Press Release · Tuesday, May 23, 2000
May 23, 2000
Nazi War Criminal Records Interagency Working Group
|Thomas H. Baer,
Richard Ben-Veniste, Washington DC
John E. Collingwood, Federal Bureau of Investigation
Elizabeth Holtzman, New York
|Michael J. Kurtz (Chair),
National Archives and Records Administration
Harold J. Kwalwasser, Office of the Secretary of Defense
William H. Leary, National Security Council
Kenneth J. Levit, Central Intelligence Agency
United States Holocaust Memorial Museum
Eli M. Rosenbaum, Department of Justice
William Z. Slany, Department of State
Nazi War Criminal Records Interagency Working Group Plans Steps toward Declassification of Japanese War Crimes Records
College Park, MD. . . Dr. Michael Kurtz, Assistant Archivist at the National Archives and Chair of the Nazi War Criminal Records Interagency Working Group (IWG), announced today that the IWG will take steps toward the declassification of records related to Japanese war crimes. With this move, the IWG begins the second phase of implementation of the Nazi War Crime Disclosure Act of 1998, which requires that records related to war crimes committed by "any government which was an ally of the Nazi government of Germany," be identified, declassified, and made available to the public.
For the past year, the IWG focused attention on classified Federal records relating to Nazi war criminals, war crimes, persecution, and looting. Its efforts to date have resulted in the declassification of some 1.5 million pages, mostly related to Europe. Early on in its deliberations and in consultation with Congress, the IWG established that its mandate would require an examination of records related to Japanese war crimes, Japanese war criminals, persecution, and looting.
Former Member of Congress Elizabeth Holtzman, one of the three public members appointed to the group by the President, said: "The disclosure of records related to Japanese war crimes was included as part of our original mandate. The IWG voted early on that it should be included and it will be included. I hope that Congress gives us the resources to do that job."
This broadening of the IWG's scope is a major initiative requiring the coordination of a massive screening of records held by Federal agencies. Dr. Kurtz said, "This move toward the identification and declassification of records related to Japanese war crimes is the next logical step for the IWG under the Nazi War Crimes Disclosure Act. It is an important undertaking that builds upon the group's previous work and helps to address the growing public concern for a more complete account of the crimes committed in the Pacific theater of World War II."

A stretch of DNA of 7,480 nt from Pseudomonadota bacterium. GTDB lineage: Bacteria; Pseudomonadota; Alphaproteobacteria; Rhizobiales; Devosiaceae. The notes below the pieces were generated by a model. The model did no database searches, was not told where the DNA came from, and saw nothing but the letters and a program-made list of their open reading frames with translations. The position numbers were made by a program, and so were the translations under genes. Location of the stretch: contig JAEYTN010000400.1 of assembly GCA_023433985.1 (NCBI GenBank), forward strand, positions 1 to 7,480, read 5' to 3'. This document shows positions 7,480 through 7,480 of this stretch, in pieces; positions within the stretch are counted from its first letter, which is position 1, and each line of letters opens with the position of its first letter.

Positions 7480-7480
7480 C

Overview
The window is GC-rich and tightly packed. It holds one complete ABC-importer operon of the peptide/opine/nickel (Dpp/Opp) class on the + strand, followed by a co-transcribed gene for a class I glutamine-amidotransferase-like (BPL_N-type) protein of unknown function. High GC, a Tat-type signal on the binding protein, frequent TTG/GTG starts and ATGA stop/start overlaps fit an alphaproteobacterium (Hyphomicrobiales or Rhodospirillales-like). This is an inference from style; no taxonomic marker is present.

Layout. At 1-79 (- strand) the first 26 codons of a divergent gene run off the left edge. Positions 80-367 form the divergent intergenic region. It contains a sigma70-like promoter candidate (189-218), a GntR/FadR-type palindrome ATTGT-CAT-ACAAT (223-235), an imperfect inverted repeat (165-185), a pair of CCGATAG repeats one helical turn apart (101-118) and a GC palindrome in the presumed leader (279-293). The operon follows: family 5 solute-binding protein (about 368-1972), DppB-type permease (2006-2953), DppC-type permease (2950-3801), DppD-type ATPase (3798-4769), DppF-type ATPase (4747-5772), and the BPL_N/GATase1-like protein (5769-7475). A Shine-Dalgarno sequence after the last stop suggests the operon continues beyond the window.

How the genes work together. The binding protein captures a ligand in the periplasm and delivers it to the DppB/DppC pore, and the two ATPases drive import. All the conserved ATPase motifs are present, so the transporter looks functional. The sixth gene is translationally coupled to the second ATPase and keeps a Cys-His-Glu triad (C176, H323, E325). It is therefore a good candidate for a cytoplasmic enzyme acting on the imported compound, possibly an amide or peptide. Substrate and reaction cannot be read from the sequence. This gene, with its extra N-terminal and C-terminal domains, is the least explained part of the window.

To assist in providing guidance to agencies on how to approach the effort, the IWG has appointed historian Linda Goetz Holmes, an expert on Japanese crimes of World War II, to its Historical Advisory Panel. The panel recommends measures to improve the effectiveness of the Act by aiding understanding of the historical circumstances and context in which the records were created.
President Clinton established the Nazi War Criminal Records Interagency Working Group (IWG) in January 1999, through Executive Order 13110. The group has been charged with locating, identifying, inventorying, recommending for declassification and making available all classified criminal records of the Nazi government and its allies, subject to specified restrictions. Additional information about the IWG and the Historical Advisory Panel is available at the IWG website at www.archives.gov/iwg/.
For press information, contact Giuliana Bullard, 703-532-1477, or Susan Cooper at the National Archives and Records Administration at 301-837-1700.
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